As we probe into the Hebrew phrase “weaver’s beam” we must keep in mind that we are thinking about the description of an enemy’s weapon.

What about this association with weavers? As we look through the places “weaver” is used in the Old Testament, we note it is simply referring to the making of cloth, like as worn for clothing. However, there is an association of garments with character, righteousness, and salvation:

He wears clothes of vengeance. He wraps himself with fury as a coat. Isa 59:17 

I will greatly rejoice in Jehovah, my soul will be joyful in my God; for He has clothed me with the robes of salvation, He covered me with the robe of righteousness like a bridegroom adorns himself with ornaments, and like a bride adorns herself with her jewels. Isa 61:10 

You have a few names even in Sardis who have not defiled their garments. And they will walk with Me in white, for they are worthy. The one who overcomes, this one will be clothed in white clothing. And I will not blot out his name out of the Book of Life, but I will confess his name before My Father and before His angels. Rev 3:4-5

 The one who makes the clothes, then, the weaver, should have some power over the life, shouldn’t he? The connection of weaver’s with life and death is suggested in the references below:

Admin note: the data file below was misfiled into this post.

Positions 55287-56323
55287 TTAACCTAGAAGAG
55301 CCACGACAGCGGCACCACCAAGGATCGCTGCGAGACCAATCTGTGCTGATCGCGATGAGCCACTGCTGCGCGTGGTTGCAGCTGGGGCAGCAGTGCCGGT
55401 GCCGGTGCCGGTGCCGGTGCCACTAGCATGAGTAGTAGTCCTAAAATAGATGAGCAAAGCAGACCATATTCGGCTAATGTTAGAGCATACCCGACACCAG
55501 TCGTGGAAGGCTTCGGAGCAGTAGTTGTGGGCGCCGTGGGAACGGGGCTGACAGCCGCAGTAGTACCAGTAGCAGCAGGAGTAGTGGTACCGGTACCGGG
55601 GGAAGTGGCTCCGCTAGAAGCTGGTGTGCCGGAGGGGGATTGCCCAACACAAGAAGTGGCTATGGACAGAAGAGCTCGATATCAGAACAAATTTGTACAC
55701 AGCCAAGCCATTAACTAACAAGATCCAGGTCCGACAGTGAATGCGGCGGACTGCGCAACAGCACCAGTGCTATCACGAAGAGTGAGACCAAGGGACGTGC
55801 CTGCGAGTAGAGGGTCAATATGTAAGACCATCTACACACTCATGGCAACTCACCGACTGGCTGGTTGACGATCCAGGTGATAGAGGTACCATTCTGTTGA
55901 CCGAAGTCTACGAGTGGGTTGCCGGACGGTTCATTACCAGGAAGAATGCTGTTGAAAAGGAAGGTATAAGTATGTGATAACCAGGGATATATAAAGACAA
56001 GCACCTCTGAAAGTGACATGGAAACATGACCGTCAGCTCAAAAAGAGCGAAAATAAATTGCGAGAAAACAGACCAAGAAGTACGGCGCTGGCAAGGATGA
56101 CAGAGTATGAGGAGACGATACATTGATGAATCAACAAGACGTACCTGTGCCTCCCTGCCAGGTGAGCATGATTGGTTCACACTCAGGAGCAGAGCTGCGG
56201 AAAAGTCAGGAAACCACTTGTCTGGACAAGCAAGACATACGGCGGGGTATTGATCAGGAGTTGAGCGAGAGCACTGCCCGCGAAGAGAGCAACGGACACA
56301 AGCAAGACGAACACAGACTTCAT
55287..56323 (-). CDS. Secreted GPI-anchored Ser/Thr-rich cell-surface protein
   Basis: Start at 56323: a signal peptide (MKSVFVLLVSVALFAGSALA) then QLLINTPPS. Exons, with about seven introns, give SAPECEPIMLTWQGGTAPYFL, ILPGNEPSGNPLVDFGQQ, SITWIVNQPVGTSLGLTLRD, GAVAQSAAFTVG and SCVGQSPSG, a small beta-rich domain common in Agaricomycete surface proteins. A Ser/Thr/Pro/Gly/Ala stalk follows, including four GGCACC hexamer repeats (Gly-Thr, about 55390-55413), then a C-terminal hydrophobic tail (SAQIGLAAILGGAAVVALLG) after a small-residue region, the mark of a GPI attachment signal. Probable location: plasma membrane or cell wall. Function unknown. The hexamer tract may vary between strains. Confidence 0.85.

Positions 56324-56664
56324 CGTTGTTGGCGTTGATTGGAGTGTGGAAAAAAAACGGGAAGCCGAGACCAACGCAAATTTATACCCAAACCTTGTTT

My days go swifter than a weaver’s shuttle. They are spent without hope. Job 7:6 GW

 King Hezekiah of Judah wrote this after he was sick and became well again:

I thought that in the prime of my life I would go down to the gates of Sheol and be robbed of the rest of my life. I thought that I wouldn’t see the LORD in this world. Even with all the people in the world, I thought I would never see another person. My life was over. You rolled it up like a shepherd’s tent. You rolled up my life like a weaver. You cut me off from the loom. You ended my life in one day. Isa 38:9-12  GW

 The word beam is used nine times in the Old Testament, but with four different Hebrew words.

  • Once in Judges 16:14 it refers to a weaver’s shuttle
  • Once in 1 Kings 7:6 as an architectural structure (a “thick beam”)
  • Twice in 2 Kings 6:2,5 as referring to a wooden rafter as used in a building
  • Once as a supplied word in Habbakuk 2:11 with reference to a tree
  • And four times in reference to a giant’s spear shaft (1 Sam. 17:7; 2 Sam. 21:19; 1 Chron. 11:23; 20:5)